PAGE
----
ERK2 signalling from internalised epidermal growth factor receptor in broken A431 cells.
Xue L., Lucocq J.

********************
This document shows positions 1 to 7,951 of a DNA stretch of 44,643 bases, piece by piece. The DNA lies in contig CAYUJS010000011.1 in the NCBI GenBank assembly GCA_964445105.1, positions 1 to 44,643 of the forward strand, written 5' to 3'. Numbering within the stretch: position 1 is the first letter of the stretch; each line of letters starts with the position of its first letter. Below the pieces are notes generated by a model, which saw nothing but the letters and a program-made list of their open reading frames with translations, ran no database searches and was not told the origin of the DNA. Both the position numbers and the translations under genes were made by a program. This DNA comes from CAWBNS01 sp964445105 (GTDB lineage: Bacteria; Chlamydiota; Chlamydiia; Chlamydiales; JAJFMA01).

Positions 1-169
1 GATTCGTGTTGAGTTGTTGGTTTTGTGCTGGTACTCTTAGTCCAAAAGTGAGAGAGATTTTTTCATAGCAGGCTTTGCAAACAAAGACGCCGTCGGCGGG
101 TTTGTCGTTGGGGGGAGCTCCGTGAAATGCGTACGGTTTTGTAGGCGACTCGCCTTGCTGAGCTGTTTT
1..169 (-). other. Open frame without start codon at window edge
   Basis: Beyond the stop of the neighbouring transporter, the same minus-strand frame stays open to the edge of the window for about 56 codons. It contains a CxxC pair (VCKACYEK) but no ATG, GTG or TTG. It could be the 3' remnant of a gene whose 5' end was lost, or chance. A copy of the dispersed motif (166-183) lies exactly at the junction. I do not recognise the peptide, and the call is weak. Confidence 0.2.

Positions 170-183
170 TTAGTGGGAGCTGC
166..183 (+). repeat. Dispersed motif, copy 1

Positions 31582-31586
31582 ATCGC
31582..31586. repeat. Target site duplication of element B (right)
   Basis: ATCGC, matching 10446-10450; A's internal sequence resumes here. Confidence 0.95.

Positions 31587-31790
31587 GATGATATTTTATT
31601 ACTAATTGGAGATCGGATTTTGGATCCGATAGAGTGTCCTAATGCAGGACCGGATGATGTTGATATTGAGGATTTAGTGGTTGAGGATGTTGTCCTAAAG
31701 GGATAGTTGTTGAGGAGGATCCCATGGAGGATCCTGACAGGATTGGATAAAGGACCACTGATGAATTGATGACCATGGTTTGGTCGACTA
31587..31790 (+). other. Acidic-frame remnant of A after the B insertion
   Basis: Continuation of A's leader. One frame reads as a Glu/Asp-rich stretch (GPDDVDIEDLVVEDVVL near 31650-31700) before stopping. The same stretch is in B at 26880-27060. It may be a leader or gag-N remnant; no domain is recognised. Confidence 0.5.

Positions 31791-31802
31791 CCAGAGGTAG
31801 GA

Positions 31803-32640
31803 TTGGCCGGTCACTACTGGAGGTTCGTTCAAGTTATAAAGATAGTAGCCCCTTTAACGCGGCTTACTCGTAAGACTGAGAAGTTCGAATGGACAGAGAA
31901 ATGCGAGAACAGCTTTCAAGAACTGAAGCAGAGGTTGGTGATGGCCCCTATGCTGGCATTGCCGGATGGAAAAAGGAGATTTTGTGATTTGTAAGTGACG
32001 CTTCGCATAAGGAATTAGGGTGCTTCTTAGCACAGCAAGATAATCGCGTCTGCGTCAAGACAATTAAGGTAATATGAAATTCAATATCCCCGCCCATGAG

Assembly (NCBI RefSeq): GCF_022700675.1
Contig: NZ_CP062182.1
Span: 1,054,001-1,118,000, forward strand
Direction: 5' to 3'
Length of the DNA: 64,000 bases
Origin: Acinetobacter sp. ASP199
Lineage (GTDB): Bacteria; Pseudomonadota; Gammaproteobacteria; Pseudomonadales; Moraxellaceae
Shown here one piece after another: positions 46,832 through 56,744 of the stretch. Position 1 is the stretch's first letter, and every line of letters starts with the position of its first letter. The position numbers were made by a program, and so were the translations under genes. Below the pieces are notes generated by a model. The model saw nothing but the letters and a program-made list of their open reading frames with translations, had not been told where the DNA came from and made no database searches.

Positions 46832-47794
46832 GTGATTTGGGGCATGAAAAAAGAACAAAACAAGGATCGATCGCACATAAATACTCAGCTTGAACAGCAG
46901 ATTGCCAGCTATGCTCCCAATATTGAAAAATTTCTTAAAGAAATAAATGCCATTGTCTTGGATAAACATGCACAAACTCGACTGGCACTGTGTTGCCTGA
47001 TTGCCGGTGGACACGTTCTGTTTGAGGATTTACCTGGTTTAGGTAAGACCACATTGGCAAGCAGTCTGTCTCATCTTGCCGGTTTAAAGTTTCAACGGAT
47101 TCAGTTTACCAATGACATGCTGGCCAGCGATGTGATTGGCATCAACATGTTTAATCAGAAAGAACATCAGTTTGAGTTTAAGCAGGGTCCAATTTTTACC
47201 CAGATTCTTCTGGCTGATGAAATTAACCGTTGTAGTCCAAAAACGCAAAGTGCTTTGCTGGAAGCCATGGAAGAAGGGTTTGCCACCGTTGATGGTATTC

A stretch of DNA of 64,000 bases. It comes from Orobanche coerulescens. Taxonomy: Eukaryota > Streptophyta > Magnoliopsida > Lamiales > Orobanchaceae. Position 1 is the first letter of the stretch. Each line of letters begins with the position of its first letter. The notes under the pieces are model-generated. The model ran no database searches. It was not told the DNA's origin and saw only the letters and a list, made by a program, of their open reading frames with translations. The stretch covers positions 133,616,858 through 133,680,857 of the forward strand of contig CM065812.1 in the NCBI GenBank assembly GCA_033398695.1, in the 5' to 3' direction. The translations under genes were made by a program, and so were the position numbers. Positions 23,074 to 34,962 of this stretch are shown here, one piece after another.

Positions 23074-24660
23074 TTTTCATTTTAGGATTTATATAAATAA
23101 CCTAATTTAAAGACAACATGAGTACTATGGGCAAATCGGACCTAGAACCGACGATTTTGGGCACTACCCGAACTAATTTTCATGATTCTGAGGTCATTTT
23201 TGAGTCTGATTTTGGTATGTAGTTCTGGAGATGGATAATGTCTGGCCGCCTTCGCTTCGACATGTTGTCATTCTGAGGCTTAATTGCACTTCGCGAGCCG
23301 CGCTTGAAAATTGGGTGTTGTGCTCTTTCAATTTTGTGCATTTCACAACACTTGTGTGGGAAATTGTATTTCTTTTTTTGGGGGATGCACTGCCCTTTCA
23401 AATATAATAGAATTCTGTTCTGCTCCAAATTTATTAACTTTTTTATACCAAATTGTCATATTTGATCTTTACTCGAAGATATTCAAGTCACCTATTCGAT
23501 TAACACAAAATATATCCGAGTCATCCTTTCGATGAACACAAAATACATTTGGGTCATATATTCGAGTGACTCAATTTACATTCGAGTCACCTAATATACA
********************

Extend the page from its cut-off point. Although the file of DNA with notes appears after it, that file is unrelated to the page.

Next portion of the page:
Activation of extracellular signal-regulated kinase 2 (ERK2) signalling from epidermal growth factor receptors (EGFRs) is widely assumed to originate in the plasma membrane. Using an in vitro assay, we investigated whether EGF/EGFR complexes internalised by endocytosis in A431 cells can initiate signalling in the ERK2 pathway. At 0 degrees C, binding of EGF induced tyrosine phosphorlyation of EGFR and, when the cells were subsequently broken by scraping and warmed in the presence of exogenous cytosol, activation of ERK2 occurred. At 0 degrees C, washes with pH 4.5 media reversed EGF binding, tyrosine phosphorylation and ERK-2 activation in exogenous cytosol, providing conditions in which signalling from the cell surface and internalised EGFRs could be distinguished. When cells containing internalised EGF/EGFR complexes were first washed in low pH media at 0 degrees C and then broken and incubated in exogenous cytosol, substantial activation of ERK2 occurred. This activation reached a maximum after a 5-min internalisation and was almost completely prevented by incubation in 0.45 M sucrose, a known inhibitor of receptor-mediated endocytosis. These data are consistent with activation of the ERK2 signalling pathway by internalised EGRFs situated in endosomal compartments. Our observation that EGFR tyrosine dephosphorylation is incomplete above pH 5.5 suggests that signalling is initiated in early endosomes.